Word Processing and Autism

Photo 1 of the Professor Micheal Sandbank's Brain and Language Lab in the Department of Special Education in the College of Education at The University of Texas at Austin.Dr. Sandbank researches early language and social communication development in children with autism and developmental disabilities. Micheal Sandbank has worked with individuals with disabilities across all age groups, both as a teacher and an interventionist. Presently, she researches factors that influence language acquisition in young children with autism and other developmental disabilities. Her program of research involves the analysis of multiple types of data, including naturalistic language samples and neural measures of speech processing in young children. Dr. Sandbank is particularly interested in the use of neural measures of speech processing to identify clinically useful practices for language intervention for young children with disabilities. She also specializes in specific research methodologies, including those pertaining to generalizability theory and meta-analysis.While most babies and young children show a natural preference for kid talk, or child-directed speech, some children with autism do not seem to “tune in” to kid talk in the same way that their peers do. Some recent evidence suggests that a lack of attention to this kind of speech may make language learning difficult for young children with autism. The goal of the word processing and autism study is to understand what happens in the brains of young children with autism as they hear words presented in child- versus adult-directed speech. Young children with autism that are just beginning to learn words will come to our kid-friendly lab and listen to words (like ‘ball’ and ‘book’) and nonwords (like ‘teg’ and ‘neem’) spoken in child- and adult-directed speech, while a hat of sensors records their brainwaves. Do young children with autism exhibit a stronger response to words presented in kid talk? Is it similar to the response exhibited by young typically developing children? Does the strength of their response to words spoken in baby talk or adult-directed speech predict the number of words that they know? The answers to these questions can help us to understand how different types of speech help children with autism learn language, and to consider ways to improve treatment practices.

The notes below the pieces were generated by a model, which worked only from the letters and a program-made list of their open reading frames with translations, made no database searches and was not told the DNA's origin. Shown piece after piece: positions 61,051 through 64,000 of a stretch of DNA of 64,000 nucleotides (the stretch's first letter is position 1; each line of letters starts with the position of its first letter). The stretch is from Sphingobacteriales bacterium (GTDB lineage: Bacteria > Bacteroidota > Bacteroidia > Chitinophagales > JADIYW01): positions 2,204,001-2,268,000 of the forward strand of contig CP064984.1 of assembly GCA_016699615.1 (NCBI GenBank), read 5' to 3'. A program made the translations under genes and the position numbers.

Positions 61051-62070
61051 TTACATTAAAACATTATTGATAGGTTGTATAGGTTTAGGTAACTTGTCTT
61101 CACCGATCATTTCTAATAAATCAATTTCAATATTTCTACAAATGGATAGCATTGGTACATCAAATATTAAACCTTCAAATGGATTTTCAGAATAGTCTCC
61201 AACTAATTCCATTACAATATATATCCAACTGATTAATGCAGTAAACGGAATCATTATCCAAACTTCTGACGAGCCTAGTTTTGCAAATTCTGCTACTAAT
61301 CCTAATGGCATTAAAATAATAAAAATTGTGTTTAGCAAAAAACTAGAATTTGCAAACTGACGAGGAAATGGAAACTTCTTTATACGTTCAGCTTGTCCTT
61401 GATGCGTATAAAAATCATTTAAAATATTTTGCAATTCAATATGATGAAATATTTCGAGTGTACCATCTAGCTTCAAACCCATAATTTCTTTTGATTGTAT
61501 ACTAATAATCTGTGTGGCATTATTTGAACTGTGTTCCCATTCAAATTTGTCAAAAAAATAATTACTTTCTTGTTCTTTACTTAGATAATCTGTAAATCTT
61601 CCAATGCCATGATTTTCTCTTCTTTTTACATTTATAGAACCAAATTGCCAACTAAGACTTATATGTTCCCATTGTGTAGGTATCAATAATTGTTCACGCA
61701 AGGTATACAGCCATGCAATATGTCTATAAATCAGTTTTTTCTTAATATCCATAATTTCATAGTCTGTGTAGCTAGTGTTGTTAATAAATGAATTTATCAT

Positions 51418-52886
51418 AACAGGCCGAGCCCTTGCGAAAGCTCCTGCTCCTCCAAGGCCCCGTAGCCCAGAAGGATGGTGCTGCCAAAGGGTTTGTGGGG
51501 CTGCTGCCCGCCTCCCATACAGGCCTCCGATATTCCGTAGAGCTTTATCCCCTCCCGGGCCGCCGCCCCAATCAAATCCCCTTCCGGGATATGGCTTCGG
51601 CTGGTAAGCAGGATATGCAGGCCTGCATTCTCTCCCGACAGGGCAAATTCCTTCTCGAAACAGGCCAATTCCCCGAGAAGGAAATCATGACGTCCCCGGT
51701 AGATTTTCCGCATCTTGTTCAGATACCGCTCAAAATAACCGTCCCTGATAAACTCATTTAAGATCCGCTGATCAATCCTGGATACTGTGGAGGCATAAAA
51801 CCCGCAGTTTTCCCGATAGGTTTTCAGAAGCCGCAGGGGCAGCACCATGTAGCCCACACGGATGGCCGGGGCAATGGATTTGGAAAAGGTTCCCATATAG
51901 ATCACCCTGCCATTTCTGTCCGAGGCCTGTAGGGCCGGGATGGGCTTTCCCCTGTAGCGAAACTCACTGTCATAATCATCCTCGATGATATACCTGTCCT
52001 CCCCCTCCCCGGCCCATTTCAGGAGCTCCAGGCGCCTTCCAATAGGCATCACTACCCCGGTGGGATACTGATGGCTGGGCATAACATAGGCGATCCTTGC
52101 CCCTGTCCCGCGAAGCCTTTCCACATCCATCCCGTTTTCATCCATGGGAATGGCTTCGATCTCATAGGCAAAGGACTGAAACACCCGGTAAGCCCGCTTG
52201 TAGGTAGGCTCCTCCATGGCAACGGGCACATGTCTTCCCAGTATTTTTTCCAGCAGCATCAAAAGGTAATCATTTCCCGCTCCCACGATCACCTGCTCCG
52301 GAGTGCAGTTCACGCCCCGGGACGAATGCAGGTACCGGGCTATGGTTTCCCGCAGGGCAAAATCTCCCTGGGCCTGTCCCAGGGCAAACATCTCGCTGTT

This study is ongoing. See our recruitment flyer or “Participate in a Study” for details on how to participate.